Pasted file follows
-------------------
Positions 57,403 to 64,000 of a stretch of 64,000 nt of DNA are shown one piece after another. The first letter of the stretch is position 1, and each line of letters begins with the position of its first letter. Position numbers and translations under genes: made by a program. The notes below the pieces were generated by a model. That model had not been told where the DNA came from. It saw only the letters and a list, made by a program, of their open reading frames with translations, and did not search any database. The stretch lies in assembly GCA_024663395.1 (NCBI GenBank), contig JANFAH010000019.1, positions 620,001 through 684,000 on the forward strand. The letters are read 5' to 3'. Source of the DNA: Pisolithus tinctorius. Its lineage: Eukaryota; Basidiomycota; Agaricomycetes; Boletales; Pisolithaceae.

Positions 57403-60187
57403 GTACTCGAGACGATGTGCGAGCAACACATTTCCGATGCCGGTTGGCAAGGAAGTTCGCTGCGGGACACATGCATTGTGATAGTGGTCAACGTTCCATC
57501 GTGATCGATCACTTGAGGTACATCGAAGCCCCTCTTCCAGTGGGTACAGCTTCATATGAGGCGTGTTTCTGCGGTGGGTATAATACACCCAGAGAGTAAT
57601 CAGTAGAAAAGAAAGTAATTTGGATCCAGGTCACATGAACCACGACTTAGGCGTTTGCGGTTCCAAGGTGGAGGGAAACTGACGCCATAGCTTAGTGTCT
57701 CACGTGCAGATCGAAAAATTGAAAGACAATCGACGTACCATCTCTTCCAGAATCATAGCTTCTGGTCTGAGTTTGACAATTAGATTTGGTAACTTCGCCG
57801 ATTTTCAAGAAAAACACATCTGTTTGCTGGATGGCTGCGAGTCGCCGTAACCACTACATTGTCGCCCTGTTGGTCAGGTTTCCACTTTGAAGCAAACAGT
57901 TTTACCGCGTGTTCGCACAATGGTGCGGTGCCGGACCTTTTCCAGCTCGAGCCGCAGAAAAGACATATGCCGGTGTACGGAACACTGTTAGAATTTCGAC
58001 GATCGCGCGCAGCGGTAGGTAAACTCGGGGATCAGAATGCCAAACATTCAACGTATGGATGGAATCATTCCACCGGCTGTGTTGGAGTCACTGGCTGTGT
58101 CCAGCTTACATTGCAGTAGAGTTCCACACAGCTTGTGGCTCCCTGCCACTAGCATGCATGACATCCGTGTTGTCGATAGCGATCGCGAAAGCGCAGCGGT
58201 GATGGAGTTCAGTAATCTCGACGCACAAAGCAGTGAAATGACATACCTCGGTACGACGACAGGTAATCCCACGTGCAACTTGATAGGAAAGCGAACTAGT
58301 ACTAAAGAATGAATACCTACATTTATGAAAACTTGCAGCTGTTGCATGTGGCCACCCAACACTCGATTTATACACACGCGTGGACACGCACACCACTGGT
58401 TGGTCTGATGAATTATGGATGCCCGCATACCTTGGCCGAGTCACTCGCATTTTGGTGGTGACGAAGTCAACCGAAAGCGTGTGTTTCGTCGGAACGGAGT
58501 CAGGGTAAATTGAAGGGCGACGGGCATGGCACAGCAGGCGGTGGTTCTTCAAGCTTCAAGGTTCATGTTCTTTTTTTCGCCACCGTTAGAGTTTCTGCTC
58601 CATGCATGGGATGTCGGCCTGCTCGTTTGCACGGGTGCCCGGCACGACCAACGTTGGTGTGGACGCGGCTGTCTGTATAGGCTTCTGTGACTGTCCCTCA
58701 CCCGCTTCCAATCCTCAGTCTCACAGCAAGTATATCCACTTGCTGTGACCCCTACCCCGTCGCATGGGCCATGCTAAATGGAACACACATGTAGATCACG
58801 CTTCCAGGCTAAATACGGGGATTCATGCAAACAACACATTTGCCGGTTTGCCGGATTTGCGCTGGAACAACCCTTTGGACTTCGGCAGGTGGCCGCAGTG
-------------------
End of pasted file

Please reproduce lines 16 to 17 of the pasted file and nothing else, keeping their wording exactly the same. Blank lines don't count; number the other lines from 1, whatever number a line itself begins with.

58701 CCCGCTTCCAATCCTCAGTCTCACAGCAAGTATATCCACTTGCTGTGACCCCTACCCCGTCGCATGGGCCATGCTAAATGGAACACACATGTAGATCACG
58801 CTTCCAGGCTAAATACGGGGATTCATGCAAACAACACATTTGCCGGTTTGCCGGATTTGCGCTGGAACAACCCTTTGGACTTCGGCAGGTGGCCGCAGTG